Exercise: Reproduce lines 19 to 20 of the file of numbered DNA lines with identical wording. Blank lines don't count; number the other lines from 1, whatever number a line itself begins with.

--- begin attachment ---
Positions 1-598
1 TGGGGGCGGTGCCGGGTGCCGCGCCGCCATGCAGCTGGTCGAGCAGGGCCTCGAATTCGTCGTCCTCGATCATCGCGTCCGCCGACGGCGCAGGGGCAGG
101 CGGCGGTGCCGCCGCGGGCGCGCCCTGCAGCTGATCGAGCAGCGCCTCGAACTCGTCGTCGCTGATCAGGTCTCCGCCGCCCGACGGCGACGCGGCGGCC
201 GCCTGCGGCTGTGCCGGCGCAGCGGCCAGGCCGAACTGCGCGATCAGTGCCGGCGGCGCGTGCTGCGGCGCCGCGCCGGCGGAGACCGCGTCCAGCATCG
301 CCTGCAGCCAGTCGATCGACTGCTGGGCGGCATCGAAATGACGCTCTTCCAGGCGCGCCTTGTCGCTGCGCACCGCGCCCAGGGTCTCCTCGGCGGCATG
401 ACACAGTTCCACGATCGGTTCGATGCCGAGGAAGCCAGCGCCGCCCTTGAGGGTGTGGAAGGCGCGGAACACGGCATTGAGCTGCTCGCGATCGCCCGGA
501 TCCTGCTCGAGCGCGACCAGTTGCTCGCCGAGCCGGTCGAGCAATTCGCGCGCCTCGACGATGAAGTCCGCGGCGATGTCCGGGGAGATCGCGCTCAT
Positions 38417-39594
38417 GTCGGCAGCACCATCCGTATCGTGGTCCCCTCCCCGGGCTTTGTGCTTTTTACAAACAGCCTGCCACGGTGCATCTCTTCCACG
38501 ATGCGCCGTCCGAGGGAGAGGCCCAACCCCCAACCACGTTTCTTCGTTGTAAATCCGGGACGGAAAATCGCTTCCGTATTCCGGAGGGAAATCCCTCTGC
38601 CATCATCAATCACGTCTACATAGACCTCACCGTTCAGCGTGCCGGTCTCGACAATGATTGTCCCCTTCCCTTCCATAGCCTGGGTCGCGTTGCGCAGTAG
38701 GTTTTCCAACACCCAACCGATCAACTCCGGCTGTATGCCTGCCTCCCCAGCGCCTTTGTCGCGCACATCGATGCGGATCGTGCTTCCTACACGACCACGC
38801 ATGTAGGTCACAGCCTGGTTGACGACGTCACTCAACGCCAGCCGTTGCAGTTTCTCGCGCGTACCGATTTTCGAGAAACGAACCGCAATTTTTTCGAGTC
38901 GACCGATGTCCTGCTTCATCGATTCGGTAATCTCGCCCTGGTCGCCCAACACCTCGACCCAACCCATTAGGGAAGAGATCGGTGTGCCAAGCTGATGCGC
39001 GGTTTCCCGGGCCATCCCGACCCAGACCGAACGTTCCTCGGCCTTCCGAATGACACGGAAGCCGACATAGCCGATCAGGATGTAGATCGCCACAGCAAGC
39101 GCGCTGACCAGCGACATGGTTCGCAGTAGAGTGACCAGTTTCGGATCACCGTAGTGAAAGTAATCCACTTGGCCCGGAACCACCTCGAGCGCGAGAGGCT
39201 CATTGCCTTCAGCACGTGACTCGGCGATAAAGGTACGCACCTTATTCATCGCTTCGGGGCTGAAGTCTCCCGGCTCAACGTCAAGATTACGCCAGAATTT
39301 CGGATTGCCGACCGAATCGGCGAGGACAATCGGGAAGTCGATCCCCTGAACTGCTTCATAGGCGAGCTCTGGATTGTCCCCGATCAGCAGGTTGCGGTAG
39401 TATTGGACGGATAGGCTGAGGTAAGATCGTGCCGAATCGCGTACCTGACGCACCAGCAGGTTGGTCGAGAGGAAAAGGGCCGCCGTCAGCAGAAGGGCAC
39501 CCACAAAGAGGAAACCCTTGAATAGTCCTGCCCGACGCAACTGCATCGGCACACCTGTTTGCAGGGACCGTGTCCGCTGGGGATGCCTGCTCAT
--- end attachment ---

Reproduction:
39401 TATTGGACGGATAGGCTGAGGTAAGATCGTGCCGAATCGCGTACCTGACGCACCAGCAGGTTGGTCGAGAGGAAAAGGGCCGCCGTCAGCAGAAGGGCAC
39501 CCACAAAGAGGAAACCCTTGAATAGTCCTGCCCGACGCAACTGCATCGGCACACCTGTTTGCAGGGACCGTGTCCGCTGGGGATGCCTGCTCAT